The recent changes to the surface warfare officer (SWO) qualification are concerning, specifically the restriction on who may qualify. This seems to add to the stress of qualification for junior officers rather than fix a root cause of training deficiencies. SWO-qualified chief warrant officers (CWOs) and limited duty officers (LDOs) provide a level of experience and maturity that our ships need to be safe under way.
I served on active duty for 41 years, first as an enlisted electronics technician, then as CWO, LDO, and, ultimately, as an unrestricted line SWO. When I was selected for CWO, I was allowed, with my commanding officer’s agreement, to work on SWO qualification while waiting to be commissioned. SWOs had priority, and I had to be in the back of the line, but I was able to complete the qualification to coincide with my commissioning.
I went on to qualify as an engineering officer of the watch during my first commissioned tour. Also during that tour, I was selected for LDO. I did all this because it made me a stronger contributing member of the wardroom. In subsequent commands I qualified as command duty officer; staff tactical watch officer; tactical action officer; underway command duty officer (USS Kitty Hawk [CV-63]); and, later, Fleet Forces Command battle watch captain.
I had no illusion of being selected for command at sea, but I felt as a commissioned officer that it was my duty to be ready if ever called on. It was important to me to support the Navy and the SWO community as best I could. I know many CWOs/LDOs who feel the same way.
My qualifications provided all my commanding officers maturity and experience in critical watch stations. In those tours I also became an impromptu training officer for the junior officers just starting out on the watches. My qualifications provided credibility to those young officers; had I been just another watchstander, the training would have been less effective.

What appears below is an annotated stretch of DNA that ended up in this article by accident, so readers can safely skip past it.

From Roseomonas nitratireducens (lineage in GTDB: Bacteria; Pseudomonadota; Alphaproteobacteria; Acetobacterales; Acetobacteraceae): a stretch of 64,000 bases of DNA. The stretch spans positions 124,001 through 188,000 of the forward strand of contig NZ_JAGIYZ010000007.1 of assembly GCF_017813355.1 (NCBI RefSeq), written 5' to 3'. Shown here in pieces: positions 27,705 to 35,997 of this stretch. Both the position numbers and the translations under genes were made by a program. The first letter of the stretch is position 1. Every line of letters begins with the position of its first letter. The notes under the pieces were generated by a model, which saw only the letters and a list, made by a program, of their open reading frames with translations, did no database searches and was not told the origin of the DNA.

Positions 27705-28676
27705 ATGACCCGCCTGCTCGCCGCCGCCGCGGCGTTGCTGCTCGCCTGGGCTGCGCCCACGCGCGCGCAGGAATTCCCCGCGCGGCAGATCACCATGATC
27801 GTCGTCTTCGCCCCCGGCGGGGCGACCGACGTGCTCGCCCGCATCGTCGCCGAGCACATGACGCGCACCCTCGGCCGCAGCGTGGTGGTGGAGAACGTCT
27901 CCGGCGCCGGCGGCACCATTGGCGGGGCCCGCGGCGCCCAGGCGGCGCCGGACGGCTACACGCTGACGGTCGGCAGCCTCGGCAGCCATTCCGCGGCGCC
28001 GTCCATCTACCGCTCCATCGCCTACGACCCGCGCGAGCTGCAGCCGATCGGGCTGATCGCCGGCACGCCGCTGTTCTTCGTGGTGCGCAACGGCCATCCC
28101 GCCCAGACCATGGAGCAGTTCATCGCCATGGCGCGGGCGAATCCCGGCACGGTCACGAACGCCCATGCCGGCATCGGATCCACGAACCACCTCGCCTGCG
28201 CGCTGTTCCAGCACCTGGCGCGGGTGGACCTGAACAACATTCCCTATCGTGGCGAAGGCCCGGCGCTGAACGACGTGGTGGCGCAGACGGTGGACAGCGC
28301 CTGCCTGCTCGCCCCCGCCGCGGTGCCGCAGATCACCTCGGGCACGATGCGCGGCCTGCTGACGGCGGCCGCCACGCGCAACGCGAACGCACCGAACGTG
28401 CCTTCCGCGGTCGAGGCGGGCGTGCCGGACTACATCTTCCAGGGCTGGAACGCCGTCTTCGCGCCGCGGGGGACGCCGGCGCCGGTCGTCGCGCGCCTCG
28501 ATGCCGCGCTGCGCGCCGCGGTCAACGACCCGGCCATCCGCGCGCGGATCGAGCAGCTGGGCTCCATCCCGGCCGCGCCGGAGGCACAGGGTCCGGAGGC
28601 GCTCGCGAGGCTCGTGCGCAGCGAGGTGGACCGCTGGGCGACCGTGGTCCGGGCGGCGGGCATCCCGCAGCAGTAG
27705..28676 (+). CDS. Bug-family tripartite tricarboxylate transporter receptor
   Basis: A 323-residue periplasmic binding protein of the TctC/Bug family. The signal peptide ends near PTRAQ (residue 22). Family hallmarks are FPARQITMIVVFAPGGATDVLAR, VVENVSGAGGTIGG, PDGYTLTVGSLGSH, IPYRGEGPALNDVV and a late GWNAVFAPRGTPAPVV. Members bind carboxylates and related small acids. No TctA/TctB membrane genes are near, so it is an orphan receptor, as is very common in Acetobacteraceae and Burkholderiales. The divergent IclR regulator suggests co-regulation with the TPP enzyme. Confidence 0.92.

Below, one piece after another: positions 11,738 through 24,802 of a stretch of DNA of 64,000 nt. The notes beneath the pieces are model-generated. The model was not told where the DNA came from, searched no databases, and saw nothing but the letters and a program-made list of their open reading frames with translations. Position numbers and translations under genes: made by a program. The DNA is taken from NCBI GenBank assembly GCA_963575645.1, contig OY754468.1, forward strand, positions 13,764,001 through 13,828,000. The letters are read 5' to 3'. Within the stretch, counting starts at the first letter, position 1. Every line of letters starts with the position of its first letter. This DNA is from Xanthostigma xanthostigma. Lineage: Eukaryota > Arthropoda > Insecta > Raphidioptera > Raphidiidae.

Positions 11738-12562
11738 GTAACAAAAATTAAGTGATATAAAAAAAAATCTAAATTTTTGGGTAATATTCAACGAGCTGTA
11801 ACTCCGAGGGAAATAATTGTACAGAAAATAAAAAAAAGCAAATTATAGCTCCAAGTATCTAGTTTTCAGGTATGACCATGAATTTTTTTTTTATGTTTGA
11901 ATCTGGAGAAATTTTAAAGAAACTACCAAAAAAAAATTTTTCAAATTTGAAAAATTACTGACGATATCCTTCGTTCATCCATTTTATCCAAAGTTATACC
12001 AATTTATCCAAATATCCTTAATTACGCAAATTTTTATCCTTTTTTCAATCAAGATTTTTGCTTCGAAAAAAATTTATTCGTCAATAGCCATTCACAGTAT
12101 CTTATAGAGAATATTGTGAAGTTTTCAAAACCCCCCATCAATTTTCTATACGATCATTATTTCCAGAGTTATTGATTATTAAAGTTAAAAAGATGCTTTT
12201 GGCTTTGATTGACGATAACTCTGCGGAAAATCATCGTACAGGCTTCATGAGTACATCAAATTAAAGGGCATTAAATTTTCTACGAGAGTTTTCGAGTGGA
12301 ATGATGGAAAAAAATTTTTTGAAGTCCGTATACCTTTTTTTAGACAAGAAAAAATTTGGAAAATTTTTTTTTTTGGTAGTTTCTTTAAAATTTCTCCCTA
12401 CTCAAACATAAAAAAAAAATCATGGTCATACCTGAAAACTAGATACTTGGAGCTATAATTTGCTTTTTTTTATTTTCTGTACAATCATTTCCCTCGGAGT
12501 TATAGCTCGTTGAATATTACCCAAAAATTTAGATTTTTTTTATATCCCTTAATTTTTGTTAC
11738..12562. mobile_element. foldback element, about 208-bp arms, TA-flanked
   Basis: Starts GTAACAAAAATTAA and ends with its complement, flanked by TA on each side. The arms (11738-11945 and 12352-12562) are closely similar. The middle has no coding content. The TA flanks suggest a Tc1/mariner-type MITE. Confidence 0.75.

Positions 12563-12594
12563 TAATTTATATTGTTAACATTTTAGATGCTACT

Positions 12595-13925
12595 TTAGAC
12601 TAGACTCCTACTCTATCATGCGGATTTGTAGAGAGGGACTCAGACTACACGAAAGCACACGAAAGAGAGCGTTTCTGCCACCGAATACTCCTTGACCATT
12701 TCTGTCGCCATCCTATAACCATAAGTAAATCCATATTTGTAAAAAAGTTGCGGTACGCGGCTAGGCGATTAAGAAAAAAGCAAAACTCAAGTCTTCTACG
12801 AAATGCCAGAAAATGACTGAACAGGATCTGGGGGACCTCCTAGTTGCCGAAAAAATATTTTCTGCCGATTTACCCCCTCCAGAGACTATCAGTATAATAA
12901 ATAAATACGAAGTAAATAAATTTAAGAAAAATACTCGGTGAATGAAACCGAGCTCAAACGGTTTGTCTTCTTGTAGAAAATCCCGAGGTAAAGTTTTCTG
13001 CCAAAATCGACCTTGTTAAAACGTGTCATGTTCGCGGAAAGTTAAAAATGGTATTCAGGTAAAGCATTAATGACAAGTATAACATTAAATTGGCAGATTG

As officers rotate out of commands it is important to maintain a core group of qualified and experienced watchstanders. CWOs/LDOs typically have longer tour lengths than SWOs, which helps provide that consistency.
Commanding officers need the flexibility to assign all the officers in their wardrooms where they are needed and will have the best impact on the ship’s safety and operations. That means having a pool of personnel deep enough to stand all the watches. The SWO community long has been undermanned, and allowing CWOs/LDOs to qualify provides this depth of watchstanding personnel. It also allows unqualified SWOs to rotate to other watch stations necessary to gain their qualification.
For the commanding officer, safety of the ship and crew and the ability to fight the ship are the primary missions. We are not commercial ships; we are professional warfighters and need to man our watch teams accordingly.
A recent USNI News article quoted Vice Admiral Richard Brown, Commander, Naval Surface Force, comparing SWO qualification to aviation wings.1 They are not the same—not even close. Ships use teams to operate 24 hours a day. Aircraft use a single pilot for a limited air mission. That said, maybe if we trained our SWO candidates prior to assignment to ships at a similar level to how we train aviator candidates prior to assignment to squadrons, the SWO qualification could be more focused on individual ship characteristics and fleet operations instead of learning the basics.
If the goal is to improve the Navy’s watchstanding proficiency, SWO-qualified CWOs and LDOs are part of the solution, not the problem.
1. Sam LaGrone, “New Surface Forces Instruction Restricts Who Can Earn a SWO Pin,” USNI News, 26 July 2018, https://news.usni.org/2018/07/26/new-surface-forces-instruction-restricts-can-earn-swo-pin.
Commander Rankin enlisted in the Navy in 1975, was commissioned a chief warrant officer in 1989, and was selected for the limited duty officer program in 1991. In 2009, he reported to Naval Recruiting District, Columbus, Ohio, as executive officer and redesignated to unrestricted line officer, surface warfare. His last assignment before retirement was with U.S. Fleet Forces Command.